EDITOR’S NOTE


Budget 2018: Impetus on infra to drive metals sector

Budget 2018 continues to put a strong focus on infrastructure development, which is in line with the expectations. Moreover, this is a great boost for the metals sector as the industry expects to benefit from the government’s massive thrust on infrastructure spend, with an allocation of Rs 5.97 lakh crore proposed in the budget this year.  The FM has allocated an extra-budgetary support of Rs5.97 lakh crore v/s Rs3.96 lakh crore in the last budget for the infrastructure sector, which is encouraging as India needs a large amount of investment in infrastructure due to growing needs.  A slew of measures to boost domestic manufacturing, a step up in allocation for Smart Cities mission, higher expenditure on Railways infrastructure and affordable housing are also slated to drive demand for metals especially steel.

However, the metals industry which is suffering from high input costs is disappointed that its demand for a reduction in customs duty on key raw materials has not been met.  Indian Stainless Steel Development Association (ISSDA), an apex body representing stainless steel industry, has already expressed its disappointment over the decision of the government to continue levying import duty on ferro-nickel and stainless steel scrap, key raw materials used in manufacturing stainless steel. This will act as deterrent for the domestic industry and put financial strain on domestic players. 

The same concern has also been witnessed in the non-ferrous metal segment. The aluminium industry was expecting a duty reduction on essential inputs like alumina and coal tar pitch and moves aimed at equating import duty on scrap with that on the primary metal.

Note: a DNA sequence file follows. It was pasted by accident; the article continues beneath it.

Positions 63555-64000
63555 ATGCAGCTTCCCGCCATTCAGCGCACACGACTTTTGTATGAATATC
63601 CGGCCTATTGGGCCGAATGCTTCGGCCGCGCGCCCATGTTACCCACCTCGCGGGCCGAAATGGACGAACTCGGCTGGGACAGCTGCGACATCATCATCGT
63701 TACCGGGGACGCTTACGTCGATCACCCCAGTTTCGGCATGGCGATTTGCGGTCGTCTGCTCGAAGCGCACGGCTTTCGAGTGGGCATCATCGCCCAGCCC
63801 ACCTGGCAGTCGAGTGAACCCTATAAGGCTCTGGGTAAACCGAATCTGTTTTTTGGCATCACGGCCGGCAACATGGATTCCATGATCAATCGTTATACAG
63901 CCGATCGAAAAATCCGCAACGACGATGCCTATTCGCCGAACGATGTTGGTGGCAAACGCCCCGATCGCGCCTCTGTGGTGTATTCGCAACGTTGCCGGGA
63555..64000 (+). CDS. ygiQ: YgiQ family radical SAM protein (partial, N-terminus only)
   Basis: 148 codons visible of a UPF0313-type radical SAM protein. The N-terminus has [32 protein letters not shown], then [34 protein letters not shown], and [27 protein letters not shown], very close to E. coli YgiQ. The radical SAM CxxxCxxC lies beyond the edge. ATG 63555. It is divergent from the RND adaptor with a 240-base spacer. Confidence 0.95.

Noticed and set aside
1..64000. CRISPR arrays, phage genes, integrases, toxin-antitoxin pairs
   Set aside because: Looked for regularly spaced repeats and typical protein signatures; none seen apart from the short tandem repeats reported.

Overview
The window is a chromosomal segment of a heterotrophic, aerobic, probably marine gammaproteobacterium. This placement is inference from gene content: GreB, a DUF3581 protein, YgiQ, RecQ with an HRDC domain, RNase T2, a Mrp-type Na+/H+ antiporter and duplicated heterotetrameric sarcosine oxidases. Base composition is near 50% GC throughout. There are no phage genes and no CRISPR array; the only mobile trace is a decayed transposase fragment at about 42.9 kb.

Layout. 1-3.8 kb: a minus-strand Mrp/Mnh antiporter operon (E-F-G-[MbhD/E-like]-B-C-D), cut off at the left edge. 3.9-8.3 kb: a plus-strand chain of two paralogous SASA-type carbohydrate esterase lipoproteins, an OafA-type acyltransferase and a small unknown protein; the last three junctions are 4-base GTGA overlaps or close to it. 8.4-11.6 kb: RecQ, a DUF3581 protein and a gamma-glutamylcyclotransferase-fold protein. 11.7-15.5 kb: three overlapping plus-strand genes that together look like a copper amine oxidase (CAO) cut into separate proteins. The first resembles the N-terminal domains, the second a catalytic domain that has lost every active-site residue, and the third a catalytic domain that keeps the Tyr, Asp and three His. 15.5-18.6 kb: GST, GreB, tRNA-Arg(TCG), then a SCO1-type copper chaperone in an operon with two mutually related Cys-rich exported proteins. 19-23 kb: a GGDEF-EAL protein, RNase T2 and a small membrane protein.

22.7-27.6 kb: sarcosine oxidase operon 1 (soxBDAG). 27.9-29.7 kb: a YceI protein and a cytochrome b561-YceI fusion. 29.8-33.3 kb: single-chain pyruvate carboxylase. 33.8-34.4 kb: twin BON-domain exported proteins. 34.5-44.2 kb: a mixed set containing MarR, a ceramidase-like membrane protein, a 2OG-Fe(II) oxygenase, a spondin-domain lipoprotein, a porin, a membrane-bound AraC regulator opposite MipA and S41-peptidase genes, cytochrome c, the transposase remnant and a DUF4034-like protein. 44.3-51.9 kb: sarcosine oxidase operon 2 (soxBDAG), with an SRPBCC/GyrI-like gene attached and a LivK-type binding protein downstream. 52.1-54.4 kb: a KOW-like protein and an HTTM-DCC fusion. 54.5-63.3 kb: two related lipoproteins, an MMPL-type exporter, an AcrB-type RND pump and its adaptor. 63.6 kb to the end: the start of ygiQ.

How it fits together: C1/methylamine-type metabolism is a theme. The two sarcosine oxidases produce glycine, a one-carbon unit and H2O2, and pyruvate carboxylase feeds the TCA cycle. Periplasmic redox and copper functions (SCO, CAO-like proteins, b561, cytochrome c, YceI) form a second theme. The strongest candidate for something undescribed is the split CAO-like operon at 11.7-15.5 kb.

The industry has expressed that it would have benefited from a reduction in basic custom duty on critical raw materials for aluminium  industry value chain: Alumina from 5% to Nil, Coal Tar Pitch- 5% to 2.5%, Caustic Soda Lye (7.5% to 2.5%, Aluminium Fluoride 7.5% to 2.5%, Anodes - 7.5% to 2.5%. 

They have also hoped for an increase in import duty by 2.5% across aluminium products and GST compensation cess on coal (Rs 400/tonne) to be eliminated to support power intensive industries.

However, prior to the budget, the Metal Recycling Association of India (MRAI) has strongly opposed  an increase in custom duty on aluminium scrap since it will make business unviable for downstream manufacturers. It has argued that aluminium scrap is not the substitute for primary aluminium as both are used in different industries. Primary aluminium is used in electricals , foils, powder and extrusions, whereas the aluminium scrap is mainly used in alloy ingots which are further used in the automobiles industry and deox which are used in steel plants for deoxidation.

On the copper side, the budget came on expected lines as copper majors like HCL were pitching for increased investment in infrastructure and Railways sector to spur demand growth in copper. They were also keen on a hike in import duty on copper concentrate. Now, coming to the zinc industry which was hoping the budget would set norms for the use of only galvanized steel in construction, automobiles, electricity network, petroleum and solar sector, witnessed some disappointments. 

In a nutshell, the budget is balanced. The higher allocation in infrastructure segment will essentially expedite infrastructure development in the country, which in turn will aid many industries i.e. metals, cement, building materials, etc.